Schumann vs. Sibelius
I’ve listened to the Schumann three times since broadcast. Once in the bath on the JBL speaker, once with earphones (the best way to downplay the mushy reverb applied by the BBC), and once on the Onkyo in the lounge. I find the work massively irritating. It is the musical equivalent of that annoying kind of individual in the workplace who finds everything absolutely fantastic and berates anyone from looking negatively on anything for fear the entire fucking world will fall in on itself. This is all very odd as I had assumed listening to it that it was in the major key (there goes my musical education) hence it dripping with positivity. It’s actually in A minor. How is it something in a dark key can be so nauseatingly upbeat all the time?
This is where the dark thoughts from yesterday return. The Schumann A minor seems to represent everything I find increasingly annoying about the classical music world right now. This in turn triggers thirty-or-so minutes of inevitable self-loathing whilst I analyse the list of people I’m actually jealous of, pitting them in a football team which faces only one player – me – drawing on a mixture of cynicism, bitterness and resentment to win the tournament and lift the meaningless but otherwise weighty trophy for the assembled crowd to cheer.
The Sibelius Violin Concerto from Pekka Kussisto helps reset me.
Like Leif, I’m a big fan of The Kussisto. He does epic. He has an electricity about him which is beguiling (even if you’re listening on the radio). And the material is more rewarding. Segueing from the Finnish folk songs is a deft move – a sort of musical starter uninterrupted by applause or stage moves. The violin concerto has a greater range of material that makes for a richer story. The emotions are ambiguous. The world Sibelius paints a picture of is complex and satisfyingly authentic. There’s a hint of Mahler about proceedings. My metaphorical fist relaxes.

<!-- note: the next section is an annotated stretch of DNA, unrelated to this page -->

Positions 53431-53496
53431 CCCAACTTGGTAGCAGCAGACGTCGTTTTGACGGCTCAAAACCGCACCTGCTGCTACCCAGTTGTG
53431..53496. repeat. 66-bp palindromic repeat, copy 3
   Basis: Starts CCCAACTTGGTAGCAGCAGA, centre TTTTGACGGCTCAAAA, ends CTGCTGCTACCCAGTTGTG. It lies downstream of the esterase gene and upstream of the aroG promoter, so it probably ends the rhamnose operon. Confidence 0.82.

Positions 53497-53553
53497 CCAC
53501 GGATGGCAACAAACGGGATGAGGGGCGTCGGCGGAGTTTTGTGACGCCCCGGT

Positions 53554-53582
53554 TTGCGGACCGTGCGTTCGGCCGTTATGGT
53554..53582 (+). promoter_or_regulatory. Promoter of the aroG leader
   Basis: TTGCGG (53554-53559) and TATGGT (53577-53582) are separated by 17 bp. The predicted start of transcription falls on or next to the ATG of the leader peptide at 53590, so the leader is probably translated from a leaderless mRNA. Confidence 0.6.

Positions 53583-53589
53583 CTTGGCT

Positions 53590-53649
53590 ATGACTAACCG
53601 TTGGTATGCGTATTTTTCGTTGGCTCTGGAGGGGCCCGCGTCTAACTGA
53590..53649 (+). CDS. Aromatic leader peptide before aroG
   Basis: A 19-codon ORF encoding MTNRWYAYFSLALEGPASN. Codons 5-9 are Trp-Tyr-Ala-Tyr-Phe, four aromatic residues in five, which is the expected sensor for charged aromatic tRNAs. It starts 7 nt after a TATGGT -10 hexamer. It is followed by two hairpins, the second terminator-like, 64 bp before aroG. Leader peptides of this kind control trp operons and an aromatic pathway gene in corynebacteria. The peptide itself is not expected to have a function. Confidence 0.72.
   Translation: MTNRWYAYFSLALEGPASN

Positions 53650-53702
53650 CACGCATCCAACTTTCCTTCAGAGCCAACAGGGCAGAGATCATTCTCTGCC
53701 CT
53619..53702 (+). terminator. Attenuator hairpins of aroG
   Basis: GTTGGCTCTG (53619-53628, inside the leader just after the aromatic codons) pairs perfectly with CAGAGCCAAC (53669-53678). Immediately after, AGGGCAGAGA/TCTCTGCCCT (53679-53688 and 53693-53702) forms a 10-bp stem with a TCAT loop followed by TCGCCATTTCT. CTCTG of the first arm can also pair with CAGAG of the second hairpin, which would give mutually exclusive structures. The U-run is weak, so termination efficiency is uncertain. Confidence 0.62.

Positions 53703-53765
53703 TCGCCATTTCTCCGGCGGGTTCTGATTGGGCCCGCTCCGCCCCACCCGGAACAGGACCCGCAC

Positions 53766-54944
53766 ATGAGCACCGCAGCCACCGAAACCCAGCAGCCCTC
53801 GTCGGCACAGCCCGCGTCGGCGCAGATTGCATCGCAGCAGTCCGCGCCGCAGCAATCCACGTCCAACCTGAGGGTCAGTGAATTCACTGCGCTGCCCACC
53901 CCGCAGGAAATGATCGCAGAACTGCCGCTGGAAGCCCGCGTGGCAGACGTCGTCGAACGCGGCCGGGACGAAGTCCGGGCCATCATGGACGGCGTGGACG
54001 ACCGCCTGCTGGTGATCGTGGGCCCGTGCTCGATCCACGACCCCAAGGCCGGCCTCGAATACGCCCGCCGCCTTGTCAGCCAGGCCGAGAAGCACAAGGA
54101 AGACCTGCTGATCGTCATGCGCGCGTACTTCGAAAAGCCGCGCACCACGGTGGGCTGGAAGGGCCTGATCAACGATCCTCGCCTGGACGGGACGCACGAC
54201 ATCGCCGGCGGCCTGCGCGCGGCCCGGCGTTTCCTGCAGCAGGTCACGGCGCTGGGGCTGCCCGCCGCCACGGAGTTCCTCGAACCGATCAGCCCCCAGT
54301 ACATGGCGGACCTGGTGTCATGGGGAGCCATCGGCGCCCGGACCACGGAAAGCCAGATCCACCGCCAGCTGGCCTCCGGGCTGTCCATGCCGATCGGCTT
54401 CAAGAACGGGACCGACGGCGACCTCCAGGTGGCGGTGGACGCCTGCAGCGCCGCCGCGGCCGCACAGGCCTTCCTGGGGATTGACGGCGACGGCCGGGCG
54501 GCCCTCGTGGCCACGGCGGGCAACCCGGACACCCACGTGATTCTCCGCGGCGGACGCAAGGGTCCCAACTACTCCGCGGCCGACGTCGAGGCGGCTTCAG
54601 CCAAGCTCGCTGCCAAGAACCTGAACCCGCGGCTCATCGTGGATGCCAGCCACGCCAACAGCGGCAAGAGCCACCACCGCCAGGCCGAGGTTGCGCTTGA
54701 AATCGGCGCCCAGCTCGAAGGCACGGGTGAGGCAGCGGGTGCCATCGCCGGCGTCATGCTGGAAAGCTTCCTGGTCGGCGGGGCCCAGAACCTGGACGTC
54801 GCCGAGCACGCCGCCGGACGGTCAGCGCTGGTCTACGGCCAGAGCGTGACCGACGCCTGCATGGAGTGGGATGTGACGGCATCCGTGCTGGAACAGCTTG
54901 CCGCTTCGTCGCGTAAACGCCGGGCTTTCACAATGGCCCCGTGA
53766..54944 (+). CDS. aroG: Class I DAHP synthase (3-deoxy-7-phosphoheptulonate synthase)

Official photographer Chris Christodoulou’s shot of Kussisto talking to the Prommers is a master-stroke. So much storytelling in the image – singer smiling, Kussisto and audience members leaning in. Applause. Bright light in the top third. The composition is stunning and the effect incredibly uplifting.
And I’m wondering whether this shot – beyond TV and radio and the brochure and the works that have got my goat so far – has done more to reunite me with that enthusiasm I remember from 12 years ago than anything so far this season.
Tuesday’s performance by the Bavarian Radio Symphony Orchestra highlights a newly adopted habit: a new way of listening.
I’ve listened to the Bavarian Radio Symphony Orchestra’s Tuesday night performance of Shostakovich four times since I’ve got back from Verbier. I concur with Times arts wonk Neil Fisher – though I give him the credit through gritted teeth. The BRSO gave a quite remarkable performance.
The magic starts at the beginning of the first movement, in the upper strings. Strong. Whisper thin. They creep in and out. There’s a warmth too, underpinned with a low resonant bass. There’s a hint of approaching menace far beyond the simple beauty of the pure sweet melody.
Much of this is down to the BRSO. The sound they produce is quite something. And its consistent throughout the concert, evident in the concert encore. Sweet resonant upper strings, a strong bass, warm woodwind, delicate decoration from the percussion instruments, understated but vital accents from the brass. If it was a car it would be a sophisticated design with a plush leather interior. The engine would be almost inaudible. That kind of ride.
I can get lost in the sound world. A myriad of objects, colours, and people occupy a three-dimensional world evoked by Shostakovich’s writing and constructed by my own memories.
The emotional narrative of the work hasn’t changed over the years, but the way in which I occupy its world has. Listening to the fifth symphony is no longer only a matter of reminiscing. I listen this afternoon on the train back from Milton Abbey trying to identify what the emotions are I experience, what it is in the music that stirs them, and more and more nowadays what it is about the quality of the sound that has the power on my senses it does.